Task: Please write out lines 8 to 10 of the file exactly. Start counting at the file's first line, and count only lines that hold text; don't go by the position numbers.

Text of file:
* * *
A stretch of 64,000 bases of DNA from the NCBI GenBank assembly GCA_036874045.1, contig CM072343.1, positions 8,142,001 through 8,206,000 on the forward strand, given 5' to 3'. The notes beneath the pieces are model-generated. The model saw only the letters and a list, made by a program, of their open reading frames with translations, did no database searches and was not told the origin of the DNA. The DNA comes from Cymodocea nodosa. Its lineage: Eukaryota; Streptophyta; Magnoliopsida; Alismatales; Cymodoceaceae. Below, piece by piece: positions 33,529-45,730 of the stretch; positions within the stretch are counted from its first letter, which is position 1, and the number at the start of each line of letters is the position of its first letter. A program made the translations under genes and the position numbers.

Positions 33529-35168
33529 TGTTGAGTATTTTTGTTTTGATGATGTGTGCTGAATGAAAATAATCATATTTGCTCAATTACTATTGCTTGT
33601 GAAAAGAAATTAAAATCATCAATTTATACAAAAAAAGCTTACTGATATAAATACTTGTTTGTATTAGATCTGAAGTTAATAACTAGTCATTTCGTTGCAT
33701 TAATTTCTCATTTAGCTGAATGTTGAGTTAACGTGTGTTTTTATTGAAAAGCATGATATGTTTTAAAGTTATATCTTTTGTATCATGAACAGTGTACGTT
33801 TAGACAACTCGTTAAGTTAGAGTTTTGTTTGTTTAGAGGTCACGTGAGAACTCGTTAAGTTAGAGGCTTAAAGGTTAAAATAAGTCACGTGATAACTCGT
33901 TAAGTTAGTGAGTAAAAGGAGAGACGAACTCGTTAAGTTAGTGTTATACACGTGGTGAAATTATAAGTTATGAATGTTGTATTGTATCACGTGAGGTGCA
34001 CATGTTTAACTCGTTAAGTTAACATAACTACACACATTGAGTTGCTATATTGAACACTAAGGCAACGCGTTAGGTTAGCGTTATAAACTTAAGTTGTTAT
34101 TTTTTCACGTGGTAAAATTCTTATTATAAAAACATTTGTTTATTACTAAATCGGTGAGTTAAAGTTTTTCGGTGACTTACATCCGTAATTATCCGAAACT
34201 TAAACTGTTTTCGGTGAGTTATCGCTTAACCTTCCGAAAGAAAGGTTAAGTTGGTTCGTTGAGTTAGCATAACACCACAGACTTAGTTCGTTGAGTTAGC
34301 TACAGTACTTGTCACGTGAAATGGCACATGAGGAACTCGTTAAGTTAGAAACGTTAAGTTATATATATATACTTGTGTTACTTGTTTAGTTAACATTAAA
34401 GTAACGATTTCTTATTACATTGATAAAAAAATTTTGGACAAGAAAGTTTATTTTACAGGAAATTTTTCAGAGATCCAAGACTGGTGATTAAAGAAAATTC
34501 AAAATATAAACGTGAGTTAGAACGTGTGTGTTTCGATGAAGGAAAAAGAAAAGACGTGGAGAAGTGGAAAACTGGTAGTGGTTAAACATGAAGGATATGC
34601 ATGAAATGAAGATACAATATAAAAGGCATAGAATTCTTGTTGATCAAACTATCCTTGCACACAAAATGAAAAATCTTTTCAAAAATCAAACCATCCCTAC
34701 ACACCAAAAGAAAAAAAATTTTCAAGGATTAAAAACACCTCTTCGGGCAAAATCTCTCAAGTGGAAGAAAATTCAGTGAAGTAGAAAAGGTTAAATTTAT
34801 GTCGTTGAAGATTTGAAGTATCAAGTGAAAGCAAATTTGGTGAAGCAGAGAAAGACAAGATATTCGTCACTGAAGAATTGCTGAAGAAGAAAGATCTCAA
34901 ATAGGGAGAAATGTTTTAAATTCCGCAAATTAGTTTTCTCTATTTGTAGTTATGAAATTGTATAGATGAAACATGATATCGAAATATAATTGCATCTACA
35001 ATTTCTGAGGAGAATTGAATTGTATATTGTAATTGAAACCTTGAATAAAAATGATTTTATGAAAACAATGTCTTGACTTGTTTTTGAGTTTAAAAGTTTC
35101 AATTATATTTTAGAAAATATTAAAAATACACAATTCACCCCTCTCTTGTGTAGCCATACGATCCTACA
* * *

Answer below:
34001 CATGTTTAACTCGTTAAGTTAACATAACTACACACATTGAGTTGCTATATTGAACACTAAGGCAACGCGTTAGGTTAGCGTTATAAACTTAAGTTGTTAT
34101 TTTTTCACGTGGTAAAATTCTTATTATAAAAACATTTGTTTATTACTAAATCGGTGAGTTAAAGTTTTTCGGTGACTTACATCCGTAATTATCCGAAACT
34201 TAAACTGTTTTCGGTGAGTTATCGCTTAACCTTCCGAAAGAAAGGTTAAGTTGGTTCGTTGAGTTAGCATAACACCACAGACTTAGTTCGTTGAGTTAGC